Conyers in Rockdale County, Georgia — The American South (South Atlantic)
“Fightin’ Joe” Wheeler
Erected 1956 by Georgia Historical Commission. (Marker Number 122-3.)
Topics and series. This historical marker is listed in these topic lists: War, Spanish-American • War, US Civil. In addition, it is included in the Georgia Historical Society series list.
Location. 33° 39.919′ N, 84° 1.059′ W. Marker is in Conyers, Georgia, in Rockdale County. Marker is on Green Street SW 0 miles east of Travis Street Touch for map. Marker is at or near this postal address: 864 Green Street, Conyers GA 30012, United States of America. Touch for directions.
Other nearby markers. At least 8 other markers are within 9 miles of this marker, measured as the crow flies. Sherman at Conyers (a few steps from this marker); Conyers Station (about 400 feet away, measured in a direct line); Rockdale County (approx. 0.2 miles away); Rev. Henry Quigg, D.D. (approx. 0.2 miles away); Conyers Methodist Church (approx. 0.3 miles away); Hightower Trail (approx. 5.3 miles away); The March to the Sea (approx. 6.8 miles away); Rebecca Latimer Felton (approx. 8.8 miles away). Touch for a list and map of all markers in Conyers.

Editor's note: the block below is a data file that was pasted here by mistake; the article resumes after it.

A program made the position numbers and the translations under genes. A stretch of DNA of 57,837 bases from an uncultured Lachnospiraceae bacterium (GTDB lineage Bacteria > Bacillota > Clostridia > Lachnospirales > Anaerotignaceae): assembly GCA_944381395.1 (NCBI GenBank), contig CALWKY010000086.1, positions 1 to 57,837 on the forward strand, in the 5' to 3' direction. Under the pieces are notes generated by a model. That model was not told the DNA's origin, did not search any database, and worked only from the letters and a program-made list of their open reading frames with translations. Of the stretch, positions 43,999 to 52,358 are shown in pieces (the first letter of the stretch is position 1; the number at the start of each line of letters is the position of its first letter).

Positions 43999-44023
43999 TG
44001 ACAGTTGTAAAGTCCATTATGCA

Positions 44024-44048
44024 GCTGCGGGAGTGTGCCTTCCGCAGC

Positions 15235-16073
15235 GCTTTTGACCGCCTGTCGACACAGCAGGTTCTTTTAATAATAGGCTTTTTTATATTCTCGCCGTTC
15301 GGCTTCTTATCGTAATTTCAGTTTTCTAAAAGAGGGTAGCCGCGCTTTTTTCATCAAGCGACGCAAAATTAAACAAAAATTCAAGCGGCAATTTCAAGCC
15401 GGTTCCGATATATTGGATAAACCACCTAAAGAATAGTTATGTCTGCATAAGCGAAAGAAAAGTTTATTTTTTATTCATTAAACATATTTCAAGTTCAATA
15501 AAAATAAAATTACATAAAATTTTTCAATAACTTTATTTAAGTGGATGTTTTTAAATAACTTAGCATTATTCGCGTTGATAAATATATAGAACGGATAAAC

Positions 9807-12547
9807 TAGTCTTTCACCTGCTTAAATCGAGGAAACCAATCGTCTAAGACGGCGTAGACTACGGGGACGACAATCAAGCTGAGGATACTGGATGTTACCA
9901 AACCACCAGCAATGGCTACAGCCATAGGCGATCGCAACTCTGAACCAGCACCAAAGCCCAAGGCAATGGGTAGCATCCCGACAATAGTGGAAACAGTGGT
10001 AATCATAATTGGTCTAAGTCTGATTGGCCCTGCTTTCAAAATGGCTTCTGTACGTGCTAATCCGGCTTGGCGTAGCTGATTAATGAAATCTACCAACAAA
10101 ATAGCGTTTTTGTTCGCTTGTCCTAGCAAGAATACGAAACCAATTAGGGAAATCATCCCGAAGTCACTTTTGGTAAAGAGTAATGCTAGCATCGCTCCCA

More about this marker. The marker has been moved at least twice from its original location on US 278. When Interstate 20 was built it was moved to a small rest area; when that rest area was closed in the late 1990s it was moved to the present location.
Also see . . .
1. Joseph Wheeler. Biography at the Wheeler Plantation site. Of note, there is some controversy over Wheeler's final rank in the Confederate Army. (Submitted on June 10, 2009, by David Seibert of Sandy Springs, Georgia.)
2. Joseph Wheeler. More details of Wheeler's military career. (Submitted on June 10, 2009, by David Seibert of Sandy Springs, Georgia.)
Credits. This page was last revised on June 16, 2016. It was originally submitted on June 9, 2009, by David Seibert of Sandy Springs, Georgia. This page has been viewed 1,612 times since then and 31 times this year. Photos: 1, 2, 3. submitted on June 9, 2009, by David Seibert of Sandy Springs, Georgia. • Craig Swain was the editor who published this page.